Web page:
We’ll come back to that later. To make the drop part of the bar a viable alternative, a less extreme change in body position seems to be the preferred option to avoid a visit to the chiropractor. Hallam reminds us why racers often prefer the deeper, more traditional bar shapes, saying, ‘For racing you can set your levers position higher and more relaxed to rest in the middle of the bunch while still having a low, racing drops position for attacking and sprinting.’
For most cyclists, having the option to ride with your nose pressed to the front tyre is not so high on the agenda. If you’re finding the drops an almost redundant position on your bike then a different, more compact-shaped bar could be the solution.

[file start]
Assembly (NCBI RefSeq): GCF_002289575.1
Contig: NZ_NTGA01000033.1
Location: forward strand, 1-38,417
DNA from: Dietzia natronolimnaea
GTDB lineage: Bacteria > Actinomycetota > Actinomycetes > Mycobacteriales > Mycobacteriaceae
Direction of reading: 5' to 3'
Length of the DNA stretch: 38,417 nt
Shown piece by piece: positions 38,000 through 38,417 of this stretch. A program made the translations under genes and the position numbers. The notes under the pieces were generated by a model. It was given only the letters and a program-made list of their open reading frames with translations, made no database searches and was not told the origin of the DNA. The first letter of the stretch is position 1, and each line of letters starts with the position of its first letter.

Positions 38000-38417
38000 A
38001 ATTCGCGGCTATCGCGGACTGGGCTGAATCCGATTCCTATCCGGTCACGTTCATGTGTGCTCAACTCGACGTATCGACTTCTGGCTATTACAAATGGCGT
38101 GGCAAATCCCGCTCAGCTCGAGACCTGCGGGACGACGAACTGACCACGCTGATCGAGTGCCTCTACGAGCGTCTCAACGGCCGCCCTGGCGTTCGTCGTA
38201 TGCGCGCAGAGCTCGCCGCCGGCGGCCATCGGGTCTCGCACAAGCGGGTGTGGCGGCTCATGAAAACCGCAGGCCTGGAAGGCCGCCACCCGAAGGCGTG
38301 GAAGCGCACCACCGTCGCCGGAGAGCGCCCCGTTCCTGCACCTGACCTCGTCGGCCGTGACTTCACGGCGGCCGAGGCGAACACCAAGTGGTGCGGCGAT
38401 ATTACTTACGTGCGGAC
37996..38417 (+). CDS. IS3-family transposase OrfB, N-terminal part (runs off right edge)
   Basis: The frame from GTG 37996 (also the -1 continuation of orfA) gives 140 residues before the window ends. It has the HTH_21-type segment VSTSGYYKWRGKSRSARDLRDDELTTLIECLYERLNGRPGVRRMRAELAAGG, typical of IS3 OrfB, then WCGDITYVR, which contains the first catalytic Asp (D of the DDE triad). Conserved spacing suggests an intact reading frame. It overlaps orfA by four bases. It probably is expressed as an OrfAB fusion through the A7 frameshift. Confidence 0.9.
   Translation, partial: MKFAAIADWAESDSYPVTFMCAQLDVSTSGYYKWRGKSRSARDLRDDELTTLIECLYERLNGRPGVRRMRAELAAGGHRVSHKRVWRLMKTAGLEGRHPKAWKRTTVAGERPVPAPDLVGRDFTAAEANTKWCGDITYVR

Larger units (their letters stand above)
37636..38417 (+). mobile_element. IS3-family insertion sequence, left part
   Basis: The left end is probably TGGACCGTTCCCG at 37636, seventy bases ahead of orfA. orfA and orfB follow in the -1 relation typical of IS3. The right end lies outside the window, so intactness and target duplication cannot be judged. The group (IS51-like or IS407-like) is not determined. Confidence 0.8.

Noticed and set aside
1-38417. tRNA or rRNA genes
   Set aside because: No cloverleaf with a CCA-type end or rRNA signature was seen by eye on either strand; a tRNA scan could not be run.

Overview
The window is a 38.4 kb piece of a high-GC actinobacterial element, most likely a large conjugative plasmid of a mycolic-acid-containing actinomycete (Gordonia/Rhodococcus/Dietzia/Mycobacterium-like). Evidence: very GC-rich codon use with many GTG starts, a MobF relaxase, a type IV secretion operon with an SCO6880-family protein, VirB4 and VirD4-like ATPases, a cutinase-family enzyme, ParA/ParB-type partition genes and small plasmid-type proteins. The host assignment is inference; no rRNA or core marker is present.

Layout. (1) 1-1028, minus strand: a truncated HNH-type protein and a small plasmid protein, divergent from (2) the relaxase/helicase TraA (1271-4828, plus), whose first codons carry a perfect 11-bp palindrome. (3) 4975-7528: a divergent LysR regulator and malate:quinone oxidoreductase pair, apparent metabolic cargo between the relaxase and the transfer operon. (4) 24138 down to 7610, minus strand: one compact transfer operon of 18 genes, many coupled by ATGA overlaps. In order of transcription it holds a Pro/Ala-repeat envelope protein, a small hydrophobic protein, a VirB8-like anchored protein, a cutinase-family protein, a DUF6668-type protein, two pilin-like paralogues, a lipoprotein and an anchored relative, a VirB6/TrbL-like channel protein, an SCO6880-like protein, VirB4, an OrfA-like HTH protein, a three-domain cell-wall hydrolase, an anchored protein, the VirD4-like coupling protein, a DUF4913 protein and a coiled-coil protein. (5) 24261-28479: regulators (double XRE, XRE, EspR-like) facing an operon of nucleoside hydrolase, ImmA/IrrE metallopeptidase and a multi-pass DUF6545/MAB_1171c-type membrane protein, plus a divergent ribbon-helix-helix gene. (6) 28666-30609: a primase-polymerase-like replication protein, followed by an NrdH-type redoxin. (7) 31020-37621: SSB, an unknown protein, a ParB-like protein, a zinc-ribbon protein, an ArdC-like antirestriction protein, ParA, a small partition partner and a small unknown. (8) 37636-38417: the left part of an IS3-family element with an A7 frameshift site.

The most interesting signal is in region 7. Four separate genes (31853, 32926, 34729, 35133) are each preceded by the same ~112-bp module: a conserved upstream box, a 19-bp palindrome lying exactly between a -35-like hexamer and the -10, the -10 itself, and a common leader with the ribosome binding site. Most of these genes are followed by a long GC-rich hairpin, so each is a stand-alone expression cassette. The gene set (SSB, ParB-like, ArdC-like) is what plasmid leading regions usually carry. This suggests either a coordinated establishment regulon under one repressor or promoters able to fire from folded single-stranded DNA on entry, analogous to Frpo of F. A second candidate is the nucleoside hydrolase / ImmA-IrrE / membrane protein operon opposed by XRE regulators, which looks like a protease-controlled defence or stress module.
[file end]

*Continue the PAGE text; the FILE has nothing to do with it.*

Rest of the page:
Todd Carver, founder of Retül and a globally-respected fitting guru, says, ‘Handlebar shape options have dramatically increased the fit effectiveness of a bicycle by offering ergonomic solutions for each and every type of rider. The new handlebar shapes offer more comfort by improving the ergonomics of the three main contact points: tops, hoods and drops. Flat tops with a short reach and shallow drops help riders achieve comfort in all three positions, where old bars rarely offered comfort in more than one.’
So does that mean we should all be riding compact bars? Carver goes on to say, ‘In the fit world, we’re still trying to draw correlations between rider type and desired bar shape in an effort to place the right bar under each rider from the get go. And although we do not have a direct protocol yet, we are beginning to see a trend in that most riders are moving away from traditional round shapes with long/low reach/drop towards more compact measurements with variable radius shaping. Most riders we fit, professionals and amateurs alike, prefer the new bar shapes compared to the old.’